I whipped up sakura cookies (in a cherry blossom shape, finished with sakura liqueur-flavored icing) and sakura mousse (made with kanten and also flavored with sakura liqueur, served with fresh strawberries). I must say I wasn't being very creative and settled for something very close to what I had made a year before, but these were very easy to make and light enough to come after a large meal, so I think they fit the bill nicely.


And after all, the star of the show was the blossoms - and I was just happy to be finally able to celebrate the arrival (officially!) of spring and admire the fleeting beauty of the small blossoms.
If I was to complain about one thing, it would be that over here I didn't seem to have a chance to see sakura under the clear blue sky this year. So far, every time I went out to see the blossoms it was overcast, and while it was a perfect day to sit outside and walk around today in terms of temperature, I couldn't help but wish it had been a sunny one. But I really shouldn't be complaining, I know.



And this isn't a complaint, but I wish I had had more time to experiment with sakura baking like I did last spring and the spring before the last. Maybe next year.
Overall, this year's sakura season, which arrived fairly late after a long winter, seemed to come all of sudden and will probably be gone all too soon. The wait is long, and as soon as it's come it's gone; we have to enjoy it while we can, like so many other things in life - and be grateful for the fact that we are able to enjoy it once again.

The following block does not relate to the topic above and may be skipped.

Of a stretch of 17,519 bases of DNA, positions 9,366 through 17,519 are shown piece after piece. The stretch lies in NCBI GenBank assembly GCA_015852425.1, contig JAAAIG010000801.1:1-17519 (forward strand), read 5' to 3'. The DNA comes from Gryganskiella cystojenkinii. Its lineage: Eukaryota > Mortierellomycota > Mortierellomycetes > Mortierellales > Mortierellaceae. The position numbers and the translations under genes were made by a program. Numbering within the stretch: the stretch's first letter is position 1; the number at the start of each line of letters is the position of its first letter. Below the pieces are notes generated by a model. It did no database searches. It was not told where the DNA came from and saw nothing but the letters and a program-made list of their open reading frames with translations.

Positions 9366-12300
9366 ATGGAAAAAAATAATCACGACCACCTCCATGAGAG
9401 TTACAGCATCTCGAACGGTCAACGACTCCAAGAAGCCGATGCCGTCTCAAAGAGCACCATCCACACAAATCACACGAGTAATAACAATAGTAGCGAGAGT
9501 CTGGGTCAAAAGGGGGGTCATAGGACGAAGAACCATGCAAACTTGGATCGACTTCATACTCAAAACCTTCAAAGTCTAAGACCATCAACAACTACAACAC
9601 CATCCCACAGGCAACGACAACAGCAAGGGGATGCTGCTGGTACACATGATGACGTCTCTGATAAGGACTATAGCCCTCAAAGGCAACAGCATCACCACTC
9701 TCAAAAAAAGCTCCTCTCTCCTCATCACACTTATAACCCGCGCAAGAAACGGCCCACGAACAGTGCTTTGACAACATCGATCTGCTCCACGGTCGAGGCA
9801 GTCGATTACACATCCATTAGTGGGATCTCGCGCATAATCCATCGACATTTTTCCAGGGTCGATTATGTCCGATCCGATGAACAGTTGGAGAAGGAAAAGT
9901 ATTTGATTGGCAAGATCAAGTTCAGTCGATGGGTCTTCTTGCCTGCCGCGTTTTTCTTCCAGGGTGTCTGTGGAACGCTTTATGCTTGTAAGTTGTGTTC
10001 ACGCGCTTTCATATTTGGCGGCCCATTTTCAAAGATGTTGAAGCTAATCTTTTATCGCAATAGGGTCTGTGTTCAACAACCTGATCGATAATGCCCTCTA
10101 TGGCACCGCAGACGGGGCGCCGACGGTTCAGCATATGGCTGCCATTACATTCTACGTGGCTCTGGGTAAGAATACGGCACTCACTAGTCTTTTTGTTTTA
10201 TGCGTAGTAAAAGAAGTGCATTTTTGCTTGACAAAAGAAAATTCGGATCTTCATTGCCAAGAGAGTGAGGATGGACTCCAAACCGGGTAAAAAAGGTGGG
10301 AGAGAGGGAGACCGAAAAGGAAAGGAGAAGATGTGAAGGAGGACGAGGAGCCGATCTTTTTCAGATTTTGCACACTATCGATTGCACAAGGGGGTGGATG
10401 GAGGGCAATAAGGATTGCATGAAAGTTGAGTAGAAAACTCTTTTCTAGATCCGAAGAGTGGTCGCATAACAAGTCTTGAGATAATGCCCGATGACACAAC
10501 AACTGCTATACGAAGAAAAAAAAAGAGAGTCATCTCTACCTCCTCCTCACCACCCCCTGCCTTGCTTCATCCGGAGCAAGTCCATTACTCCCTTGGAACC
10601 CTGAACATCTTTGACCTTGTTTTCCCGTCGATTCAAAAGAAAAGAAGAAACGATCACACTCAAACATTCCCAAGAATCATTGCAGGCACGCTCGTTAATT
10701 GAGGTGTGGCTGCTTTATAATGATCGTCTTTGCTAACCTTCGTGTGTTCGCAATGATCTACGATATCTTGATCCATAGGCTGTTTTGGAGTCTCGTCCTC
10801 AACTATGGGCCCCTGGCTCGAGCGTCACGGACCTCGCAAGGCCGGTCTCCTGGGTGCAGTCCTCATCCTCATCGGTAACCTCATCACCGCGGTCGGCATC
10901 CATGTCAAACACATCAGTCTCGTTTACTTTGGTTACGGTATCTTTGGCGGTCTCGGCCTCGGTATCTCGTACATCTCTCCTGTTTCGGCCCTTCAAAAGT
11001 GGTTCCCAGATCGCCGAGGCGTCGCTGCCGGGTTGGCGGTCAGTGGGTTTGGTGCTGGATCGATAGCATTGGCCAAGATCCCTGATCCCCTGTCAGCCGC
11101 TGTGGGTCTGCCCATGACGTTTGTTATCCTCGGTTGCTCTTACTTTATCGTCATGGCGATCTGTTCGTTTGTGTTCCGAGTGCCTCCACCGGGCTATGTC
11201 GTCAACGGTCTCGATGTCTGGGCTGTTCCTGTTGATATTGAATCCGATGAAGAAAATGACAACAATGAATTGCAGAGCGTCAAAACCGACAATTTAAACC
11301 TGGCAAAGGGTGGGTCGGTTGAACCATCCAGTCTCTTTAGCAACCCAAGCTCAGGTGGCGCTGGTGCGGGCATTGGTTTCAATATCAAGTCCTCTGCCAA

I hope you are all enjoying the new season wherever you are - hopefully with a lot of pretty flowers and good food! -cxx

10 comments:

Awfulknitter said...

At least you got to enjoy the blossom! The little tree in my garden just started to come into bloom, and we've had torrential rain for a whole week - the poor flowers haven't really stood a chance. The nice thing is though, that I know it will be back next year.

Winnie Lee said...

How blissful! Thank you for the beautiful pictures!!

chasingbawa said...

Beautiful pictures! I look forward to your sakura posts every year! This year, I learnt the name Somei Yoshino from my mum:)

The Martha Rose said...

I love Hanami... when I worked in Japan, my manager took me to a river that was lined with cherry blossoms. It was one of the most beautiful things I have ever seen. It is so nice to have picnics with your friends too!

Mathilda said...

Thank you for all this meaningful considerations about hanami.

Jen Laceda | Tartine and Apron Strings said...

I adore all your cherry blossom shots! I just had baby #3 and was indoors the last couple of months most of the time that I missed Toronto's "sakura" at High Park! So, no pictures for me...but I'm living vicariously through yours :) Happy Spring!

Shalum said...

all these flowers. japan is love!

La Tartine Gourmande said...

Lovely Chika. One day, I will be there ;-) and you will be my guide, right? ;-)

Picnic Lane said...

Stunning pictures!

Check out my blog. I'm a new food blogger from brisbane, Australia.

www.picniclane.blogspot.com.au

xx

chika said...

hello all, thanks for your comments... hope you got to enjoy the blossoms where you are!

Awfulknitter - next year!

Bea - i'd be thrilled to! one day, soon... xx